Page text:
This year I read one of those books that you keep returning to, a book that gave coherence to my own half-formed thoughts and startled me into a journey of self-recognition and definition. The book was Sapiens by Yuval Noah Harari. In a post at the time, I quoted him:
“In Sapiens, Yuval Noah Harari talks about the evolution of religions from animism to polytheism to monotheism. Of animism, he says, ‘When animism was the dominant belief system, human norms and values had to take into consideration the outlook and interests of a multitude of other beings, such as animals, plants, fairies and ghosts…Hunter-gatherers picked and pursued wild plants and animals, which could be seen as equal in status to Homo sapiens. The fact that man hunted sheep did not make sheep inferior to man, just as the fact that tigers hunted man did not make man inferior to tigers. Beings communicated with one another directly and negotiated the rules governing their shared habitat.’
”Conversely, ‘farmers owned and manipulated plants and animals, and could hardly degrade themselves by negotiating with their possessions. Hence the first religious effect of the Agricultural Revolution was to turn plants and animals from equal members of a spiritual round table into property.’”
“Plants and animals…equal members of a spiritual round table…” Those words and the spiritual space they created for me helped me sharpen my focus in the Torah study project I had undertaken and gain a slightly different perspective. The idea that life other than human has an equal place at the spiritual round table resonates deeply with me. I like to imagine that the world in the first three chapters of Genesis was both memory and vision even though in general, the Torah asserts the sanctity and superiority of human life. The world of the Garden is a world in which humans negotiated with other animals the rules governing their shared habitat.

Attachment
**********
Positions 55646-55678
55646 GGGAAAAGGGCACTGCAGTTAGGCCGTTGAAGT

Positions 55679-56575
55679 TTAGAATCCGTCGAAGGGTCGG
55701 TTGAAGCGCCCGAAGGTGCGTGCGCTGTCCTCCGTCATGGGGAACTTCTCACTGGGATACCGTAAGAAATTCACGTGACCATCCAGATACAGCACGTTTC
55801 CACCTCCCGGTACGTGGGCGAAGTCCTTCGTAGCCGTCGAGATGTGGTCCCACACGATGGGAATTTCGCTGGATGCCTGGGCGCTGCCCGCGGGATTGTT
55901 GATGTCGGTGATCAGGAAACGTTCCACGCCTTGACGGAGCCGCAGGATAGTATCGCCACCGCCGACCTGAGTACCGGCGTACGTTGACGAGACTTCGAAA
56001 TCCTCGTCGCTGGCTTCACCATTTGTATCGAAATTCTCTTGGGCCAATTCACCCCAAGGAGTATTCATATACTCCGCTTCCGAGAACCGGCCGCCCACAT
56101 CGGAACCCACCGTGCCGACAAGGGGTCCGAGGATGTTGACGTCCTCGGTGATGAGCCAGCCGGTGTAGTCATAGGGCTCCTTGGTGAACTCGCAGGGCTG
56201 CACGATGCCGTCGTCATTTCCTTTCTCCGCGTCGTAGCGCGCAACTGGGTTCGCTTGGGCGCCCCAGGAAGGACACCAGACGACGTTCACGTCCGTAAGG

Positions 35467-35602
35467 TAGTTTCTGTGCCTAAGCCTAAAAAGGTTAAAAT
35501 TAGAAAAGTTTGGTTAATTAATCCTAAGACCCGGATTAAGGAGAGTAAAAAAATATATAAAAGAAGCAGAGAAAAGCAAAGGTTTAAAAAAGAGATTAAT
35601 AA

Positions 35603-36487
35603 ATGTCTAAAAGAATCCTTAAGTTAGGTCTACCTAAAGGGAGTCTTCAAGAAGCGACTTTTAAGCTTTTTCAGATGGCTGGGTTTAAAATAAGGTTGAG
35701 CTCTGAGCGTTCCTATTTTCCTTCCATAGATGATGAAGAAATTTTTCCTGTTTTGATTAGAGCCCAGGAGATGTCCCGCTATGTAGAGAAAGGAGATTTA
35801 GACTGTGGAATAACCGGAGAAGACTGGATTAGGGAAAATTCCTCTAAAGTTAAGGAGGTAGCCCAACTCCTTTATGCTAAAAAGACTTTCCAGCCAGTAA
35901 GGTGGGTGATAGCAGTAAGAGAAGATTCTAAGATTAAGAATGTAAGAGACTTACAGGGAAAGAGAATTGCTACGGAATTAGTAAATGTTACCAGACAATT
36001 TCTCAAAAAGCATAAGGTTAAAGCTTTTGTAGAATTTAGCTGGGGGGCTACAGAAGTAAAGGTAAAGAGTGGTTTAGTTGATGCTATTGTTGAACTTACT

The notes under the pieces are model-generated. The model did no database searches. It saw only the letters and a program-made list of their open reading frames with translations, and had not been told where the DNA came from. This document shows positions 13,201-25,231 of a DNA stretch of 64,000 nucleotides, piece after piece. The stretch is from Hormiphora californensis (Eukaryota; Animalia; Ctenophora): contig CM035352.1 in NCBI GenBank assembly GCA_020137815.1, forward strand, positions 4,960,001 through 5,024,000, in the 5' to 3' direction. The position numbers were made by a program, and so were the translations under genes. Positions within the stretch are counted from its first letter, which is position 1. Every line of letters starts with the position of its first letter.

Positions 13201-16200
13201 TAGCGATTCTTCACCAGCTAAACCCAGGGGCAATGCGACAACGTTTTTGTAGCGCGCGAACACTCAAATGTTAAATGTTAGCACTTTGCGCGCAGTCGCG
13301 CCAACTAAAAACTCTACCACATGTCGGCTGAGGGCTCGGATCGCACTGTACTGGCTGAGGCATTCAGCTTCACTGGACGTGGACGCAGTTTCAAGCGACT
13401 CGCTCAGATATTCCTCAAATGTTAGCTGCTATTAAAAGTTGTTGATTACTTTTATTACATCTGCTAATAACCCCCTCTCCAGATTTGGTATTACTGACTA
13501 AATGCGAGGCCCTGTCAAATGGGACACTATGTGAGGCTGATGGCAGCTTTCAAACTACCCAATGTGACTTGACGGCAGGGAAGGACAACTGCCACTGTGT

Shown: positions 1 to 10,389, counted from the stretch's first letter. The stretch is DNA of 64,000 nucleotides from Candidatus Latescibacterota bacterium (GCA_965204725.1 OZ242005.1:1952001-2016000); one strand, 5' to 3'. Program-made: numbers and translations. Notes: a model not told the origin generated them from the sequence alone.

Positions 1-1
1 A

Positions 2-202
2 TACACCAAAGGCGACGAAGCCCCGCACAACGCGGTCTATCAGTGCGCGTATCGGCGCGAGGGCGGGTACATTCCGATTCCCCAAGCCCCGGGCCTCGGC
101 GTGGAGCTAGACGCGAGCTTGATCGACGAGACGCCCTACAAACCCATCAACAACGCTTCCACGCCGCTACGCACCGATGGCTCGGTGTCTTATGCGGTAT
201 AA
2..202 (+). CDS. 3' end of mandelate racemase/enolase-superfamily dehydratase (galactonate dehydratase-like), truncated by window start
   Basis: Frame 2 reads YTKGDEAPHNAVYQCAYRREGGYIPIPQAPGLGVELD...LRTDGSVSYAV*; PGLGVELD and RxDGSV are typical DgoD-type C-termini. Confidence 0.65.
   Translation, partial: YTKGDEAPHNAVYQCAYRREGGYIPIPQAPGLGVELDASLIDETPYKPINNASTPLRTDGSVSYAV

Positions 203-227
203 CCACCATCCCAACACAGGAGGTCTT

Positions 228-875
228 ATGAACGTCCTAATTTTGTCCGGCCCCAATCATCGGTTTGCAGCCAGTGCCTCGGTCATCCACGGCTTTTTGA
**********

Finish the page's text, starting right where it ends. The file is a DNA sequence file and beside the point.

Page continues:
That world receded for me as I progressed through the Torah story this time, although as I worked my way through it, I was alert to the animals’ story and surprised at how it paralleled the human story. Finally, I got stuck in the pages of Leviticus, a book I have always appreciated for its literary artistry and applied theology, a theology expressed through the body. This time, though, I was put off by the clinical descriptions of dissecting animal bodies, animals killed in substitution for human lives that in the Torah world should have been forfeit.
I appreciate that Leviticus represents a deep consciousness of the preciousness of all life and of human moral responsibility in relation to it, something we often lack in today’s world where life and death and brutality happen far away from us in hidden spaces. Yet as hard as I tried to understand what animal sacrifice meant to those who practiced it, what deep wellsprings of meaning it tapped, how it felt to those who experienced it, I couldn’t get there. And I had to take a break for a while.